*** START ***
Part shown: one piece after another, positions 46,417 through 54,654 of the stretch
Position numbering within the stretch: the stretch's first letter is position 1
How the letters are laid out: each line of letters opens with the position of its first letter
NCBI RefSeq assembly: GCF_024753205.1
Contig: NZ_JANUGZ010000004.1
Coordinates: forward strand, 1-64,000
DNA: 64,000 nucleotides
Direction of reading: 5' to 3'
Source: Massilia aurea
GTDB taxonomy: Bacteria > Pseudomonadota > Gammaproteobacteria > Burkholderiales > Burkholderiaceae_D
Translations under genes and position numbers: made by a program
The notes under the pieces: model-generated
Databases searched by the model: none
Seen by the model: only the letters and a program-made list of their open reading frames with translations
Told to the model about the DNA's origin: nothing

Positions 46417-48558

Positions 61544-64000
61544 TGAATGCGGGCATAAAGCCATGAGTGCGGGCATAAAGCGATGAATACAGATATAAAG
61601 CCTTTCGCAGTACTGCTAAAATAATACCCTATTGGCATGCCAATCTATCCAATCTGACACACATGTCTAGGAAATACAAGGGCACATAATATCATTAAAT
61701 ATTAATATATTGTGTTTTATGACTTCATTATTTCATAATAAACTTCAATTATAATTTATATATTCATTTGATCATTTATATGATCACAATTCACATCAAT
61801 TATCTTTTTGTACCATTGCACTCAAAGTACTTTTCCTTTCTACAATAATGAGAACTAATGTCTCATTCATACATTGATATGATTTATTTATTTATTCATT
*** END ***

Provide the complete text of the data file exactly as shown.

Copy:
Part shown: one piece after another, positions 46,417 through 54,654 of the stretch
Position numbering within the stretch: the stretch's first letter is position 1
How the letters are laid out: each line of letters opens with the position of its first letter
NCBI RefSeq assembly: GCF_024753205.1
Contig: NZ_JANUGZ010000004.1
Coordinates: forward strand, 1-64,000
DNA: 64,000 nucleotides
Direction of reading: 5' to 3'
Source: Massilia aurea
GTDB taxonomy: Bacteria > Pseudomonadota > Gammaproteobacteria > Burkholderiales > Burkholderiaceae_D
Translations under genes and position numbers: made by a program
The notes under the pieces: model-generated
Databases searched by the model: none
Seen by the model: only the letters and a program-made list of their open reading frames with translations
Told to the model about the DNA's origin: nothing

Positions 46417-48558

Positions 61544-64000
61544 TGAATGCGGGCATAAAGCCATGAGTGCGGGCATAAAGCGATGAATACAGATATAAAG
61601 CCTTTCGCAGTACTGCTAAAATAATACCCTATTGGCATGCCAATCTATCCAATCTGACACACATGTCTAGGAAATACAAGGGCACATAATATCATTAAAT
61701 ATTAATATATTGTGTTTTATGACTTCATTATTTCATAATAAACTTCAATTATAATTTATATATTCATTTGATCATTTATATGATCACAATTCACATCAAT
61801 TATCTTTTTGTACCATTGCACTCAAAGTACTTTTCCTTTCTACAATAATGAGAACTAATGTCTCATTCATACATTGATATGATTTATTTATTTATTCATT